GS: I completely agree! How surprising, indeed! So, what was the process which you undertook to find family roots that took you to the Stewart lineage?
LK: I had been a member of Ancestry.com for many years, but had not really had the time to explore family trees before the first lock-down. When lockdown started I decided to trace my family tree which didn’t take long and because I was enjoying it so much I decided to make a start on John’s family.
I found using the family tree on Ancestry.com very easy, because you begin with your present family. – your family who are alive now – and add generations as you find out further information.
I already had a family tree written out by John’s Mum going back 4 generations, as well as one for his Dad’s family written out by a cousin which went back about 6 generations – so that was a great start.
As I began to put in more details of John’s family, I began to get ‘hints’ and links to other family trees that had information about the next generation of ancestors. Because John’s family tree has so may ‘well known’ names I was also able to check the information through ‘geneology online’ and through other posts of family history.
It got really exciting when we began to come across names we knew from history such as Walter de la Pole – executed in the Tower of London! The further back we went in John’s Father’s tree, the closer the links got to Scottish families and suddenly there was the link to the Fitz Alans!
It took a while to double check the information as far as possible through other websites, because we wanted to make sure we’d got it right.
GS: Did your findings offer any further surprises?
- There have been a succession of 5 Rectors all called Kirby in the parish of Mayfield Sussex (from 1700s to 1897) – their living being passed down from father to son – with three of them in succession called John Kirby!
- One of these Rector’s, the Revd John Kirby (1786 – 1844), was awarded compensation along with his brother Rev. Henry Kirby, of £4900 each following the Abolition of Slavery. The award was for the loss of slaves in the Vernon Estate in Antigua.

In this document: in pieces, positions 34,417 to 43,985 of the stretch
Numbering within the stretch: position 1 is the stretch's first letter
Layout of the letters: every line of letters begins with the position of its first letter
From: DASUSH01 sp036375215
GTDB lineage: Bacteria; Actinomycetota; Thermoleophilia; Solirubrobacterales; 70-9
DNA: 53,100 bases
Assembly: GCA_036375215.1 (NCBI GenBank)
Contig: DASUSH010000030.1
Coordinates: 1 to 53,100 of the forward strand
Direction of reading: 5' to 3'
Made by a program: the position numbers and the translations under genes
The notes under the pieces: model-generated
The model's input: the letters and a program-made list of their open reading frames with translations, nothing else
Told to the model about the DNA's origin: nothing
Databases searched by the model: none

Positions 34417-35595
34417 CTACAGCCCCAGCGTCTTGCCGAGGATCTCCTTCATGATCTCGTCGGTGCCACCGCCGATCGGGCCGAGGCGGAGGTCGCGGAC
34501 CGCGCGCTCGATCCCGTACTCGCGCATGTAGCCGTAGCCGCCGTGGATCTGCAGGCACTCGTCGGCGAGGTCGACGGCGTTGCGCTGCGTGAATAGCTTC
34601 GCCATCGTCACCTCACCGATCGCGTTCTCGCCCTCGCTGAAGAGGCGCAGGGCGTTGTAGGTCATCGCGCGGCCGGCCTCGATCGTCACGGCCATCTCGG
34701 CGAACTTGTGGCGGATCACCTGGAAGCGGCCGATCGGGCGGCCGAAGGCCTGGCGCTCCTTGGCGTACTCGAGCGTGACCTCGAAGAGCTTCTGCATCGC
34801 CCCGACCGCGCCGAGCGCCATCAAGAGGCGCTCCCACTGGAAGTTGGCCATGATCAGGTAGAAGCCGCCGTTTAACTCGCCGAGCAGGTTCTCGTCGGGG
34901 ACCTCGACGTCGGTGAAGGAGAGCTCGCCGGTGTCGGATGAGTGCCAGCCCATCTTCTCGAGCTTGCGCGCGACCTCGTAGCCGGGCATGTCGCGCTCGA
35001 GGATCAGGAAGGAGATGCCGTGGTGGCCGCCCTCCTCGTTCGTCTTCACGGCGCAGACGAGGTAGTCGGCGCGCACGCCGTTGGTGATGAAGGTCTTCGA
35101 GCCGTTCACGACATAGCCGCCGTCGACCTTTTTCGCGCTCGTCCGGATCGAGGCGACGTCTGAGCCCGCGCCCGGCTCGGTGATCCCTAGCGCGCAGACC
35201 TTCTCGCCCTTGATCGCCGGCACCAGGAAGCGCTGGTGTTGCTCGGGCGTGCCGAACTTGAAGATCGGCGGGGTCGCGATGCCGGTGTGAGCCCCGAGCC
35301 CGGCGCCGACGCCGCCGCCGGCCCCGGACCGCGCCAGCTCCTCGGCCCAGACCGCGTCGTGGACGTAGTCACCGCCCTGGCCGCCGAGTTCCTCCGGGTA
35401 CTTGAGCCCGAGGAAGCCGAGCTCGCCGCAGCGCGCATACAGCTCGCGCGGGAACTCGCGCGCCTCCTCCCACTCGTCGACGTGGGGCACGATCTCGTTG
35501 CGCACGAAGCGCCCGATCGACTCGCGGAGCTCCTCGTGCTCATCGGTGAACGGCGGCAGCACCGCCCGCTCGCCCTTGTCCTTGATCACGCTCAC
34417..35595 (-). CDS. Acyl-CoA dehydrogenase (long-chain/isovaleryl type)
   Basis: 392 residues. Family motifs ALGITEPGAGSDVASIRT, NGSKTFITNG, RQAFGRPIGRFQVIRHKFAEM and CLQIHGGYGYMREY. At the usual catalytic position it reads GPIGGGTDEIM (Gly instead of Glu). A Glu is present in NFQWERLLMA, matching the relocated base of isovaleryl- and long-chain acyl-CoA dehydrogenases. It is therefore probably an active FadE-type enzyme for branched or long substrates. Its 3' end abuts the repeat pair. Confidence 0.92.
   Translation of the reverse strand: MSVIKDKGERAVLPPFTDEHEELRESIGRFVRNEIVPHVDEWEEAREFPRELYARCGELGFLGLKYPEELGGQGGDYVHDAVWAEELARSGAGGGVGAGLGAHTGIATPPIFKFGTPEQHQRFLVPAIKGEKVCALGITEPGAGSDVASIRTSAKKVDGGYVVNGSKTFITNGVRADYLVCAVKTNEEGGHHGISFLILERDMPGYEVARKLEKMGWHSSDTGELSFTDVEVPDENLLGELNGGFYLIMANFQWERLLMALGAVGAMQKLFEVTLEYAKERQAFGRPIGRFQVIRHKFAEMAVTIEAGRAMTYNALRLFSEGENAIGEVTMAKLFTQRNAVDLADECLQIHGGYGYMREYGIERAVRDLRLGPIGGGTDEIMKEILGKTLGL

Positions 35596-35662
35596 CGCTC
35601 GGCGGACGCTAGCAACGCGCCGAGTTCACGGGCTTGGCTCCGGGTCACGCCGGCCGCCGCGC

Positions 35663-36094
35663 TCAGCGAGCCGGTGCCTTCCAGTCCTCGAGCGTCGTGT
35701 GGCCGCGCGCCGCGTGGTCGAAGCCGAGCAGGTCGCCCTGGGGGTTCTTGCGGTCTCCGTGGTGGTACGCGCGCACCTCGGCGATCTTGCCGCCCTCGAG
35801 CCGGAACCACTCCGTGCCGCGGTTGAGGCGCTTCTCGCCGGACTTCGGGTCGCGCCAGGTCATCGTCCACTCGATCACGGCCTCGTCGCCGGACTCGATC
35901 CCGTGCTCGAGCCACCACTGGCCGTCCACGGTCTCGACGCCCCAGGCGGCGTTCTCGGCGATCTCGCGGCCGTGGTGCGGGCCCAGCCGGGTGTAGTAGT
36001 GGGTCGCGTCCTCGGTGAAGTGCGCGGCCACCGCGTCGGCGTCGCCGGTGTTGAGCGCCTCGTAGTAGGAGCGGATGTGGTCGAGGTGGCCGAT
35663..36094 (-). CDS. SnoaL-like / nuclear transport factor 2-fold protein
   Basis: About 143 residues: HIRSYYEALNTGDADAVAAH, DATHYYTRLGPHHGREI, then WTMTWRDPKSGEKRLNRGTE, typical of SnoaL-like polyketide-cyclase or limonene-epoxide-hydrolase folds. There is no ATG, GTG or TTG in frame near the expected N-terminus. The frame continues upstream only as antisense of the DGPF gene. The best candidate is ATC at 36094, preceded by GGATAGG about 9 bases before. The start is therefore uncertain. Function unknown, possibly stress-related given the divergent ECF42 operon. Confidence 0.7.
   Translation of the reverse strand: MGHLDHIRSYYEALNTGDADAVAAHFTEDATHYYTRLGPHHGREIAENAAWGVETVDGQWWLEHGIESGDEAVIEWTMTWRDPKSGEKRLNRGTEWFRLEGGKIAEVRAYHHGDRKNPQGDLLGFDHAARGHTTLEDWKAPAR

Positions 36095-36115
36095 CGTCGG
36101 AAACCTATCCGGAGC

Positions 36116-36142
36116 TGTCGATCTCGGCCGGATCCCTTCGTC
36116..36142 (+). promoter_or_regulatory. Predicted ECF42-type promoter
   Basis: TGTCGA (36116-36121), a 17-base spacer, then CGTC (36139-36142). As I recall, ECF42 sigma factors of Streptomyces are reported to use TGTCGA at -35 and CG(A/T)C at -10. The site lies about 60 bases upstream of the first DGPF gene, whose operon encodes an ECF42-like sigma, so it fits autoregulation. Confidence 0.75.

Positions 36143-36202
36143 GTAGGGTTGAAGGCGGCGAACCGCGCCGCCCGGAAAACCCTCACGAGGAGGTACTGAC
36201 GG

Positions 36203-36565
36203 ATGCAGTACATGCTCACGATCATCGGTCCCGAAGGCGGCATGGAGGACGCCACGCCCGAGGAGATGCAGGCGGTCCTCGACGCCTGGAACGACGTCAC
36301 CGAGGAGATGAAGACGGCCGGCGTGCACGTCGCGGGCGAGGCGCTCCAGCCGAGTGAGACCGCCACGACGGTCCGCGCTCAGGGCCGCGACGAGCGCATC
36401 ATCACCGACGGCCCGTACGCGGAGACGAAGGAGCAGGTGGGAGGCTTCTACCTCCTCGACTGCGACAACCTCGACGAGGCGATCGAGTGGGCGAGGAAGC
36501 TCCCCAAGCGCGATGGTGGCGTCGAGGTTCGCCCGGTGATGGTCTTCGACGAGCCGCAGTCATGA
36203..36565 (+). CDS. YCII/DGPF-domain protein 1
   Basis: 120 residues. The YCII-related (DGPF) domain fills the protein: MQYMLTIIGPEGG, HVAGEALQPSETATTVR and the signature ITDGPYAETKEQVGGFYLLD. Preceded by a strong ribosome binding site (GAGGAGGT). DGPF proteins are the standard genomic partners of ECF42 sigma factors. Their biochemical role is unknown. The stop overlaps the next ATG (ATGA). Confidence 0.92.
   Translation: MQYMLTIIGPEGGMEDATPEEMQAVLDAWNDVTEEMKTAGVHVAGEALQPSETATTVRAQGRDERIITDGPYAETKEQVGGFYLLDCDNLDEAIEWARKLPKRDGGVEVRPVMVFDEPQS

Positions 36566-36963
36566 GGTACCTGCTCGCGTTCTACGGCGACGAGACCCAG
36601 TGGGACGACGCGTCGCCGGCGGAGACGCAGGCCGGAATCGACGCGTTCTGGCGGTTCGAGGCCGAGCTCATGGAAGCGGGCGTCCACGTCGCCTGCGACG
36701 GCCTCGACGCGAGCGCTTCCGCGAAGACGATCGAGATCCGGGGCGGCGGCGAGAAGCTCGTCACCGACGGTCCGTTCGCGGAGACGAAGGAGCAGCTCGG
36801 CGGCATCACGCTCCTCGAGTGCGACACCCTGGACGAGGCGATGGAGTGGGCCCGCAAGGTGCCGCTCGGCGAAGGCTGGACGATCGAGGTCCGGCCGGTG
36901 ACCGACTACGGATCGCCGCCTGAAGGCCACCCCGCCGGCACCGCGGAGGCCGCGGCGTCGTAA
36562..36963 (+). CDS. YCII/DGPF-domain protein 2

- There were quite a number of ancestors executed in the Tower of London, and other places, and many were also recorded as killed in battle.
- It was surprising just how many links there were down through the years between John’s Mother’s and Father’s families: probably because the families were among the same smallish pool of aristocratic families who all intermarried!
- John has an ancestor in Ireland who was an MP called ‘Bumper Jack’ because he always filled his wine glass to the brim and he drank a lot of wine! John ‘Bumper Jack’ McClintock of Drumcar (1743-1799) – was MP for Enniskillen and Belturbet in the Irish House of Commons. It’s not yet certain if he was known as ‘Bumper Jack’ because he was brimming with positivity, or because of the brimming wine glass theory! – The Oxford English Dictionary defines a ‘bumper’ as a cup or glass full to the brim!
GS: Do you have any suggestions to help others go about tracing their own family tree?
LK: First of all get as much information as you can about your family now – ask every relative for their memories and check names of past generations with them. Find out places where they lived and the work they did if possible. Dates of births and marriages are very useful and if there are any certificates that is a real help.
Using Ancestry.com is expensive but it does have a very good system for recording details and laying out family trees.
The starting point is to enter as much information about the family member into the search page as possible. Full names are good to have but if you can add dates of birth and marriage, and the names of spouses and/or parents, the chance of finding more information about that person and their ancestors increases.
The Ancestry website and genealogy on line then give hints about the next generation – however it’s important to check this information in other ways if possible because not all the hints given are correct. (This is because information from other family trees depends on how careful people have been in entering details – and sometimes names can be similar in different generations and dates have to be checked carefully to ensure which person it is.)
There are other websites such as geneologyonline which help in cross referencing.The more ancestors you can add to your tree with details of spouses and children and dates and places they lived in, then the more details you will have to check out any new information. It is time consuming, but a lot of fun! If you are sure of the information you have it’s good to get birth certificates and marriage certificates of the people in your tree because these give further details to add to your family story. But each certificate has a cost so make sure you are certain before you send for one!